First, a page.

Once upon a time there was a very beautiful doll's-house; it was red brick with white windows, and it had real muslin curtains and a front door and a chimney. It belonged to two Dolls called Lucinda and Jane, at least it belonged to Lucinda, but she never ordered meals. - excerpt
To celebrate Peter's birthday, Frederick Warne is publishing new editions of all 23 of Potter's original tales, which take the very first printings of Potter's works as their guide. The aim of these editions is to be as close as possible to Beatrix Potter's intentions while benefiting from modern printing and design techniques.
The colors and details of the watercolors in the volumes are reproduced more accurately than ever before, and it has now been possible to disguise damage that has affected the artwork over the years. Most notably, The Tale of Peter Rabbit restores six of Potter's original illustrations. Four were sacrificed in 1903 to make space for illustrated endpapers, and two have never been used before.Of course, Beatrix Potter created many memorable children's characters, including Benjamin Bunny, Tom Kitten, Jemima Puddle-duck and Jeremy Fisher. But whatever the tale, both children and adults alike can be delighted by the artistry in Potter's illustrations, while they also enjoy a very good read. Because they have always been completely true to a child's experience, Potter's 23 books continue to endure.
Beatrix Potter was born on July 28, 1866, at No. 2, Bolton Gardens, Kensington, London. Beatrix Potter discovered her love of nature on annual summer holidays in Scotland and the Lake District. On September 4, 1893, Beatrix sat down to write a picture letter to Noel Moore, the five-year-old son of her ex-governess, all about a naughty rabbit called Peter. Noel was ill in bed and so Beatrix wrote to him: "My dear Noel, I don't know what to write to you, so I shall tell you a story about four little rabbits. . . . " Some years later, Beatrix thought of publishing the story as a book. She rewrote it into an exercise book and sent it to six publishers. It was rejected by every one of them. It was not until Beatrix had printed the book herself that Frederick Warne agreed to publish it. The Tale of Peter Rabbit was published in 1902, costing one shilling (the equivalent of just 5 pence today), and became one of the most famous stories ever written. Many of Beatrix's later books were set at Hill Top—the rats that infested the farm inspired The Tale of Samuel Whiskers, Tom Kitten and his sisters climb up the rockery wall at the bottom of Hill Top garden, and Ginger and Pickles.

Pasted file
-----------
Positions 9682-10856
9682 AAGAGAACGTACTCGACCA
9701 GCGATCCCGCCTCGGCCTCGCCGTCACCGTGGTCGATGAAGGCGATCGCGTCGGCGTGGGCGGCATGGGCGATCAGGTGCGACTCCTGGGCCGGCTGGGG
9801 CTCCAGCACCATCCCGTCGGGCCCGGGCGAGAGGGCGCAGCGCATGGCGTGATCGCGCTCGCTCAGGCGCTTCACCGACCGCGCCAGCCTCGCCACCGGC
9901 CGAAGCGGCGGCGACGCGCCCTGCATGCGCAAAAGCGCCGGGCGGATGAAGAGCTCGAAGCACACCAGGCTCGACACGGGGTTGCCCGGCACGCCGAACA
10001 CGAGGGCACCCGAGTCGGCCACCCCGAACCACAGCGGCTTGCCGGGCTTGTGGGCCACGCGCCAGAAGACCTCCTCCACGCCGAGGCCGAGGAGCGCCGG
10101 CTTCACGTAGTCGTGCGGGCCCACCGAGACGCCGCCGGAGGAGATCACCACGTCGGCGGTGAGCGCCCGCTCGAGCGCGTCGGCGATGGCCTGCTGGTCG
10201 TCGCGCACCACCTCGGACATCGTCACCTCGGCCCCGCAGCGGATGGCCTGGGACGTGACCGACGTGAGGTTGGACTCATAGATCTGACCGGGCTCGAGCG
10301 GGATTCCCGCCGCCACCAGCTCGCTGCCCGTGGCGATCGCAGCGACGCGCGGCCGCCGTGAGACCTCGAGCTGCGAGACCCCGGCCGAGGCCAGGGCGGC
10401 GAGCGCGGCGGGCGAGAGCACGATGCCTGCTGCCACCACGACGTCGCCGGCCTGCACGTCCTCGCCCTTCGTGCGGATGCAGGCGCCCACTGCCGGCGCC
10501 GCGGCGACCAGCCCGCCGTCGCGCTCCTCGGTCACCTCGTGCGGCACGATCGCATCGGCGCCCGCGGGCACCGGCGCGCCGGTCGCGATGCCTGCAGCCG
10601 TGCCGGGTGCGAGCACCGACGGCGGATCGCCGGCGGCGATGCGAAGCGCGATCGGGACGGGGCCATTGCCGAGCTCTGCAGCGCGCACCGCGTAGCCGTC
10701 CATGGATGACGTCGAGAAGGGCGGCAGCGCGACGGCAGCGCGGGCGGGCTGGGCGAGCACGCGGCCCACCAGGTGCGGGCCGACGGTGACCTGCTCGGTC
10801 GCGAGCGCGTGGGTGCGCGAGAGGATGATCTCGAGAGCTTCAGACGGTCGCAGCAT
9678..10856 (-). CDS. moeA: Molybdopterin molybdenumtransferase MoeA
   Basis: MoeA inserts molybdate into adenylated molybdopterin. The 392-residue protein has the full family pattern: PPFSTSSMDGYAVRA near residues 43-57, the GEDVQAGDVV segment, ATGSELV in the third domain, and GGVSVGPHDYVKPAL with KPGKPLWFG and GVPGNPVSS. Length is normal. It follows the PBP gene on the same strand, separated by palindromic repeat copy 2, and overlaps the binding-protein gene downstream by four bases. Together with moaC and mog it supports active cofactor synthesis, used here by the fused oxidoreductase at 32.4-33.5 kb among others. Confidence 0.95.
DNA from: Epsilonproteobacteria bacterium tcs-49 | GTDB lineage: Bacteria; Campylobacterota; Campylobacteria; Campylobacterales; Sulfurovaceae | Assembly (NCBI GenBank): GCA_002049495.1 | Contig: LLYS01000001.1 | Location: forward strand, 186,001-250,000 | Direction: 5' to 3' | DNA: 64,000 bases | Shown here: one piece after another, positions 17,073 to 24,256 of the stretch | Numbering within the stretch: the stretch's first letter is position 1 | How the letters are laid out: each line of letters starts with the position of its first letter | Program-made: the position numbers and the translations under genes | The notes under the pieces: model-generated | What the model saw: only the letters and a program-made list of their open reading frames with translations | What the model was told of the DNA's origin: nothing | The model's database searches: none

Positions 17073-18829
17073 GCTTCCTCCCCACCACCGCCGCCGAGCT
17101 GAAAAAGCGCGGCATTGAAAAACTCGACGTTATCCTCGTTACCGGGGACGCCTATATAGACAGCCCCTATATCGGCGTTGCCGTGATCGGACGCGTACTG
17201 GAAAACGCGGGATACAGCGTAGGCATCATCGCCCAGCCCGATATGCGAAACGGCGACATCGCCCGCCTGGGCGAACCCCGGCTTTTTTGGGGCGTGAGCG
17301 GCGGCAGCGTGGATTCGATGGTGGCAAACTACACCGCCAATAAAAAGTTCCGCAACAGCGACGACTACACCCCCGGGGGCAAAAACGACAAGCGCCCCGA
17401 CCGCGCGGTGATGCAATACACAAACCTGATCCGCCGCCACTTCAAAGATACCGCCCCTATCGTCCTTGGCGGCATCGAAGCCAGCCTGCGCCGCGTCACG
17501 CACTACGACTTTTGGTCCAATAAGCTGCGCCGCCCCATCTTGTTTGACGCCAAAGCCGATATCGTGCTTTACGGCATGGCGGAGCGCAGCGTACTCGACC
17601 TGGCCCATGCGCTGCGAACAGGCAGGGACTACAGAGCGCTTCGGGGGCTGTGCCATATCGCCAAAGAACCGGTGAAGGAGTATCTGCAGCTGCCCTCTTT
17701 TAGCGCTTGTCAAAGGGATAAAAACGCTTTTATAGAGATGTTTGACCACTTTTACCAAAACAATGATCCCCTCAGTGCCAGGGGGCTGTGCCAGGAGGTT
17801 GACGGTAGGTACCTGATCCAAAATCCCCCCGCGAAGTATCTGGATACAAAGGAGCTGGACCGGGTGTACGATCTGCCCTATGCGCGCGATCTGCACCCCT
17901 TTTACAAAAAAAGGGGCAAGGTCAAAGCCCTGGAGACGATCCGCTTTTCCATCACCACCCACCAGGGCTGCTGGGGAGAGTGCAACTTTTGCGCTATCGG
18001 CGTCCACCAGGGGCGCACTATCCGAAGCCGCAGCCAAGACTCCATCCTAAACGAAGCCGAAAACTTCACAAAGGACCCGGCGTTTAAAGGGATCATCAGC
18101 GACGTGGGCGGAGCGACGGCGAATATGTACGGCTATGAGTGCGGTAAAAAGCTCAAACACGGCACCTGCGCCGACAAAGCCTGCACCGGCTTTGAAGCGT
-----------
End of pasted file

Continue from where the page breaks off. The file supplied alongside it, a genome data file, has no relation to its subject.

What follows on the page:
4.5"W x 5.75"H x 0.38"D